The Effect of Reactive Neuromuscular Training on Pitchers

Participants were 13 collegiate male baseball pitchers between the ages of 18-22.  Participants were free of any shoulder or elbow injury that withheld them from playing activity within the previous 6 weeks.

Test Day 1:

  • All participants were measured for total shoulder range of motion (Internal Rotation + External Rotation) with a goniometer. Total ROM ranged from (155-237 degrees).
  • Each participant threw 10 warm up pitches.
  • Each participant threw 10 four seam fastballs from the windup and pitching velocity was recorded with a radar gun.

Test Day 2:

  • 2-3 days later (depending if they were a starter or reliever)
  • Each participant threw 10 warm up pitches.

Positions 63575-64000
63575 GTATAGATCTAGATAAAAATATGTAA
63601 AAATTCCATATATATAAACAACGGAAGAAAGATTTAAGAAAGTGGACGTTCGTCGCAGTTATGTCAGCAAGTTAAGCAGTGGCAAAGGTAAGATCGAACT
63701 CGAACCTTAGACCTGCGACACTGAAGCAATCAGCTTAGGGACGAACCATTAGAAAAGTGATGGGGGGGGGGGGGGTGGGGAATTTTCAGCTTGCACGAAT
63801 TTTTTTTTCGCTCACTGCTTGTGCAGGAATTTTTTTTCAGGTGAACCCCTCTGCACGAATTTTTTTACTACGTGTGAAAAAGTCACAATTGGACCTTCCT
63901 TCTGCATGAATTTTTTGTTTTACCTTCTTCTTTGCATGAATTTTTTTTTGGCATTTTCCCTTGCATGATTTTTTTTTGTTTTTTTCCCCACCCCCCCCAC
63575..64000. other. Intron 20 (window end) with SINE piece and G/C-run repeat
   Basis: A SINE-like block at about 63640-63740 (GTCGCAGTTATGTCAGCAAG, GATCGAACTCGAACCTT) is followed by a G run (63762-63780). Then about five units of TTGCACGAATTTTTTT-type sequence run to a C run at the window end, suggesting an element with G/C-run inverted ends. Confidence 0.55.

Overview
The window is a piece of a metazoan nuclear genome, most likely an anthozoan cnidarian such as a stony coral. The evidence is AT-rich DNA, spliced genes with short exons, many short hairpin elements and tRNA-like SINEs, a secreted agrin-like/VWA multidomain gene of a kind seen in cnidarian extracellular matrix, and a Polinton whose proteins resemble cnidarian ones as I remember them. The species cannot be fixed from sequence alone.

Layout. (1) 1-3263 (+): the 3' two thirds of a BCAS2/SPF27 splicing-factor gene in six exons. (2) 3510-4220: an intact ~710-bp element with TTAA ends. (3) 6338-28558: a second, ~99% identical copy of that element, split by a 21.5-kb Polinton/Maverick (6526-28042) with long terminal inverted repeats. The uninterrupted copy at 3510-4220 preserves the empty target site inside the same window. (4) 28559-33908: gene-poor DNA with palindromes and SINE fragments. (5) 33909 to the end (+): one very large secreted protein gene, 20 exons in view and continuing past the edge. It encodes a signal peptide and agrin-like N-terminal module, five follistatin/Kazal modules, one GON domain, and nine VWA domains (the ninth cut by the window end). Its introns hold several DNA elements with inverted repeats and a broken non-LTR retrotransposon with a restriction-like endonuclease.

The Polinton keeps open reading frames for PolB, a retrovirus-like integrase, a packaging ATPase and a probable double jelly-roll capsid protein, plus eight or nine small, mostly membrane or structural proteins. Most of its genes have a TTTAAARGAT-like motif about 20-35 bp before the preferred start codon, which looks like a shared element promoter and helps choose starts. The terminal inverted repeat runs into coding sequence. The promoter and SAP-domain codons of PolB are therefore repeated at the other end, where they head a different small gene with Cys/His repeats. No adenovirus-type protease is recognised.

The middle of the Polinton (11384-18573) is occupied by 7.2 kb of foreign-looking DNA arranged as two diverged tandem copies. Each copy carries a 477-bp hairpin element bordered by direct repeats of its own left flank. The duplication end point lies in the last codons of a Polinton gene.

• Each participant performed 2 separate drills.
  • Each participant threw 10 four seam fastballs from the windup while pitching velocity was measured with a radar gun.

Here are videos of the 2 reactive neuromuscular training drills:

Supine Rhythmic Stabilization

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Half-Kneeling Rhythmic Stabilization

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Key Findings

I am going to be honest; I was surprised by the results of this study! Most pitchers actually threw the ball slower than before!

Significant differences were noted in pre- and posttest Maximum (p < .004) and Average (p < .002) velocity.  This equated to a 1.56 MPH decrease in average velocity and 1.62 MPH decrease in maximal velocity!

Another key finding was that greater Total ROM was highly correlated (r= .61) with posttest Maximum velocity.  This means that those with greater shoulder ROM responded more favorably to these drills when compared to those with less shoulder ROM.  Also, players that possessed the greatest amount of shoulder ROM—loose shoulders—threw the hardest overall.

 

Clinical Implications